Could you handle the harshest winter on earth?
Gary Gustafson leans on his ice ax to catch his breath. His legs and lungs, straining from nearly five hours of climbing and 4,000 feet of elevation gain, plead for rest before he spies the top of an antenna on the summit. Soon, the crampons of his mountaineering boots are once again digging into the icy terrain as he and a partner make the final push to the granite rooftop of New England.
"It's kind of like Heartbreak Hill on the Boston Marathon," says Gustafson, 58, of Conway, N.H. "(Heartbreak's) really not much of a hill but it's where it hits you ... that makes it such a tough obstacle. That's kind of what the summit cone is like. You can see the top and you want to just be there psychologically but first you've got to grind it out."
The payoff is being able to stand on the summit of 6,288-foot Mount Washington, the highest point in the Northeast. The New Hampshire peak is famous for some of the harshest weather on earth, where winds reach hurricane speeds an average of once every three days during the winter.
"If you're a winter hiker in the White Mountains, it's one of the ultimate hikes," said Gustafson.
Gustafson and his hiking partner, Linda Dewey, waited about four weeks for the right day. Their patience paid off with a 28-degree day and midday winds of only 30 mph.
"You don't want to be up there when the wind chills are down around 50 below," said Gustafson.
There are several buildings on the summit, including the Mount Washington Observatory, where scientists recorded 231 mph winds in 1934, a record that stood for nearly 62 years. The facilities are closed to the public during the winter and some of the structures are chained down.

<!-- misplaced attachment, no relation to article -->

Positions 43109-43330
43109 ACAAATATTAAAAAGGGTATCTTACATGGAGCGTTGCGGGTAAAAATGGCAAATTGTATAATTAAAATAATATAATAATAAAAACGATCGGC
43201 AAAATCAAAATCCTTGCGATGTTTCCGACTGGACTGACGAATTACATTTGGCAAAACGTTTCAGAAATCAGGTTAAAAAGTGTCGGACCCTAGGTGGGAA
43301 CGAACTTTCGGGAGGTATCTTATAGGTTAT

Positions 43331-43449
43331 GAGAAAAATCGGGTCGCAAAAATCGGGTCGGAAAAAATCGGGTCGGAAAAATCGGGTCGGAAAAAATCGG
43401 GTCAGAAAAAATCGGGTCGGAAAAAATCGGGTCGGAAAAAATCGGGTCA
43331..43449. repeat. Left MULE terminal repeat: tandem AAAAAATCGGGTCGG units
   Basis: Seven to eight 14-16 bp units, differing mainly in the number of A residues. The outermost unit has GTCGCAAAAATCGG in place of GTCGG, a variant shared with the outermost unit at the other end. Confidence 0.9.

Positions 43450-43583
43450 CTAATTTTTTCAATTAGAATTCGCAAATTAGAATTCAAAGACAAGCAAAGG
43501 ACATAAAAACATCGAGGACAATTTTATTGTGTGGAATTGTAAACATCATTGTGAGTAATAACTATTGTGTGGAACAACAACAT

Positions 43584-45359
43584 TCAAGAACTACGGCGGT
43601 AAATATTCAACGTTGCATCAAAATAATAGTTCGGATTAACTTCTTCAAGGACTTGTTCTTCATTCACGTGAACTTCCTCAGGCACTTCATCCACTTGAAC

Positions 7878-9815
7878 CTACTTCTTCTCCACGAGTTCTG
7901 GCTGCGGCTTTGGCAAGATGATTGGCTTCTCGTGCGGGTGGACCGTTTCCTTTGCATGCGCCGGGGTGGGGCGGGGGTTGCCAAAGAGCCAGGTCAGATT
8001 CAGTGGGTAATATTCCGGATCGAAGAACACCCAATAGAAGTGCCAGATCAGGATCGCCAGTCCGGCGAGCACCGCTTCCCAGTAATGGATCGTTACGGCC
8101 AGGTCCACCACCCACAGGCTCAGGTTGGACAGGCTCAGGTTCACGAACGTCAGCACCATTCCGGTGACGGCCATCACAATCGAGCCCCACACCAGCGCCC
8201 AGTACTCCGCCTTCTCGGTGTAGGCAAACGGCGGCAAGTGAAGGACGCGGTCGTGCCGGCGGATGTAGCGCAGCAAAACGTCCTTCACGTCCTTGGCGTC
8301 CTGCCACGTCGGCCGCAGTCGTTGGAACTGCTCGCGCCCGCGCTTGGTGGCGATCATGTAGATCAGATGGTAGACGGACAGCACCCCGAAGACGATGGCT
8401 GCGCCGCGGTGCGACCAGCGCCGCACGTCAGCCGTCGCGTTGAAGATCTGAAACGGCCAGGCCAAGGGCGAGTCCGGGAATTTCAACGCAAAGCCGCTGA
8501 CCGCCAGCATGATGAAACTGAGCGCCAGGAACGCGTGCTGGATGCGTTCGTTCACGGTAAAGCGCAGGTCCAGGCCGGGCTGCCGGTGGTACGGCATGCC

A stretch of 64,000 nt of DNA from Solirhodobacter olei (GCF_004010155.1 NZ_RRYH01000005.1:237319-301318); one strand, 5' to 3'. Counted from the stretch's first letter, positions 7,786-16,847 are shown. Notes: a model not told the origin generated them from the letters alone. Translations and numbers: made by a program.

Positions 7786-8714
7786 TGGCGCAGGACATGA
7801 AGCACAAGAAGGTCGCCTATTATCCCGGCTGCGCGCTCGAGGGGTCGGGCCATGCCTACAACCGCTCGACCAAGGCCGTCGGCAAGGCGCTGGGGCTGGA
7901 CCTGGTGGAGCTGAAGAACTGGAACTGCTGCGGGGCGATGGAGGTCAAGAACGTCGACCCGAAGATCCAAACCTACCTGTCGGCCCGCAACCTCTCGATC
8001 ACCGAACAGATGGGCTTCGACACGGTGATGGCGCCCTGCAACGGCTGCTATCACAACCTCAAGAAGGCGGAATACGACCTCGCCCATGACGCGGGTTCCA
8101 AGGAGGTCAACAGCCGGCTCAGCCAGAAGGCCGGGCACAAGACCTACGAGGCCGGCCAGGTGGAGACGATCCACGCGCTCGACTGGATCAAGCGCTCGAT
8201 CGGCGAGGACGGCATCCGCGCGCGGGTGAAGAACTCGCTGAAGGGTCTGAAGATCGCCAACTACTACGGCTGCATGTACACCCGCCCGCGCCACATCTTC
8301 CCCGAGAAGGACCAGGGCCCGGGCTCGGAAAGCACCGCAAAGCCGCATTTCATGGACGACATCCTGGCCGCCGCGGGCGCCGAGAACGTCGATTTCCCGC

On this day, large shards of thick glass lay on the ground near the wooden building after one of its windows was blown out by a 140 mph gust earlier this winter. Rime ice, a form of white freezing fog, clings to the windward side of nearly every building, antenna and rock on the summit, giving the place an otherworldly feel.
Hikers seldom linger for long here. Most go directly to the sign that marks the summit to pose for a celebratory photo, then add an extra layer of clothing and search for a place to hunker down on the lee side of a building to fuel up for the descent.
Ryan Eyestone, 31, of Portland, Maine, who recently made his first solo climb, said he was fascinated by the arctic world he had entered in just a few hours of hiking.
"That environment is intense," said Eyestone. "It might as well be a different planet."
Critical thinking challenge: What made the day Gary chose for his hike the right day?